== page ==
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Has Poetry Ceased to be Relevant?

August 31st, 2011 by NKatre in Commentary

Does it not appear that poetry has ceased to be relevant…that this progenitor of the arts—Apollo’s gift—in all its radiant, former glory, has become if not now meaningless, at least an endangered species, as it were; or, soon to be forgotten like other monuments of antiquity, to be studied, even worshiped and admired, but with a forlorn glance, as relics of ages past, having lost all dynamism and its capacity to engage us in the eternal Now? Does poetry deserve the lack of attention and the vexed appreciation it is now shown?

Perhaps the reason that there are so few lovers of poetry in our era is because Free Verse appears not only to have liberated poetry from rigid forms superimposed on it from the Greek and Latin classics, but it has well-nigh liberated our language from poetry altogether. Language devoid of melody is not poetry – it is just compressed prose!

Duke Ellington said “It don’t mean a thing if it ain’t got that swing!”
Dr. Gilliam adds, “Melody is the thing that makes all poetry sing!”

Not since the appearance of T.S. Eliot’s The Wasteland (if we overlook Allen Ginsberg’s Howl which signaled a movement [the Beat Generation] more than a formal structural shift in poetry) has there been a book of poetry that forecasts a major change in the way a poem is written. While Eliot was not alone responsible for Free Verse (vide, Walt Whitman) and the revolution that terminated meter and rhyme in poetic lines, his book is remembered as one of its greatest and most famous examples.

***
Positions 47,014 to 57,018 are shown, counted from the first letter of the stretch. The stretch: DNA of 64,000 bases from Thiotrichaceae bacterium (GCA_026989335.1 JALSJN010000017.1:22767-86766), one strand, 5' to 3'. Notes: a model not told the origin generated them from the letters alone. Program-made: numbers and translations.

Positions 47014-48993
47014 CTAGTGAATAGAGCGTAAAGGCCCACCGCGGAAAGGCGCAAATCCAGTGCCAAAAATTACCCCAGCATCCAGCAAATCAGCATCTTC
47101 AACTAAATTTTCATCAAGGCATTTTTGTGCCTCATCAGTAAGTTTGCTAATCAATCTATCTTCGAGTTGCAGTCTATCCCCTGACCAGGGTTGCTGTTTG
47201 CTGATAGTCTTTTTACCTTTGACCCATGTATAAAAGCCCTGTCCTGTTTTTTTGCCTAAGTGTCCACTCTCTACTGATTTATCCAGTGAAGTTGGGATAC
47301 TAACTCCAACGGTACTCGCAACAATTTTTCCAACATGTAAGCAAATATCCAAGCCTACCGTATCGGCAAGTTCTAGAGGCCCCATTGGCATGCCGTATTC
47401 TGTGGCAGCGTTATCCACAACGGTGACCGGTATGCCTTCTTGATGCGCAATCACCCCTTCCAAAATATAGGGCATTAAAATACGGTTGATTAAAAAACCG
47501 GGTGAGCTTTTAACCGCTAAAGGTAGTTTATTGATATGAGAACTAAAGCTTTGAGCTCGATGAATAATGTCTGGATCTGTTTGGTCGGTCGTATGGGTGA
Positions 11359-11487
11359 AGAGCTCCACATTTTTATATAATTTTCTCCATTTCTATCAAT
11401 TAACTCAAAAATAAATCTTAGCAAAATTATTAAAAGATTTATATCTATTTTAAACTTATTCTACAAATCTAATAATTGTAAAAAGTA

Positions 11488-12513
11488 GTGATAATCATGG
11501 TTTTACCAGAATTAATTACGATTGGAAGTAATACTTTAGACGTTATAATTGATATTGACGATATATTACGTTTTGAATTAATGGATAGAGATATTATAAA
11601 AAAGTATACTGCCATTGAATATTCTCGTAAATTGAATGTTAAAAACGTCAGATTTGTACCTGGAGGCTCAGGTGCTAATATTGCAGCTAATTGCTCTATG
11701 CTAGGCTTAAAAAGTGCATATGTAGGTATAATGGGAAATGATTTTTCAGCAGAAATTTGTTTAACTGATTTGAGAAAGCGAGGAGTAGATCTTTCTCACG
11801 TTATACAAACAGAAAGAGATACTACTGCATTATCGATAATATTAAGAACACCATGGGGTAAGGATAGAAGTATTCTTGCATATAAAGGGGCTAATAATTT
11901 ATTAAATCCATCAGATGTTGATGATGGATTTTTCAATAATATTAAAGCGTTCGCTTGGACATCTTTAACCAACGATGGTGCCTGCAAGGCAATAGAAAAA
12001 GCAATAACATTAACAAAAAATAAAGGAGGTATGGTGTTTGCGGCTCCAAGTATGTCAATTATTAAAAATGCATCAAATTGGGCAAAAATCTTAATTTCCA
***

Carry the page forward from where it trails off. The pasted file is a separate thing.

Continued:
My book, Optics, picks up the challenge presented by Vers Libre and demonstrates how a poem can be both musical and free, how it can have both rhythmic and melodic patterns and at the same time retain the creative, dynamic flow of meaning emanating from the lines of a poem without sounding contrived, predictable, or encumbered by the centuries-old tradition of meter and rhyme. I demonstrate this development in form, both with poetry, especially in my “Sonnets To The Four Seasons” and also with the essay “The Melody of Poetry” (a poetics in brief) — in which I outline and explain how the sonnets can appear individually on the page as a post free verse poem, yet set within the stanzaic arrangement of a Shakespearean sonnet, but each one with the melody, harmony, and rhythm of one constructed with meter and rhyme.

The progress we make can be measured by the delicate balance humility imposes on us, as we navigate ourselves between our visions of the future and the respect we hold for cherished accomplishments of the past, and for those whom we know we are thereby indebted. I hear the echo of Stephen Hawking who reminded us of Sir Isaac Newton’s statement, “If I have seen farther, it is by standing on the shoulders of giants.” Were it not for the literary giants I have studied and on whose shoulders I stand, my poetry would not have been possible.

4 Responses to “Has Poetry Ceased to be Relevant?”

  1. Elkton says:

    Great Job…

    keep bringing more please I love this site…

  2. Ripstik says:

    Nice Job…

    this is good reading please keep updating I will be back in a few days…

  3. Jase says:

    Great stuff, you helped me out so much!

  4. IFRS Comparison says:

    Feast for thought…

    In my opinion – you might want to write at high school education level for better reader involvement….

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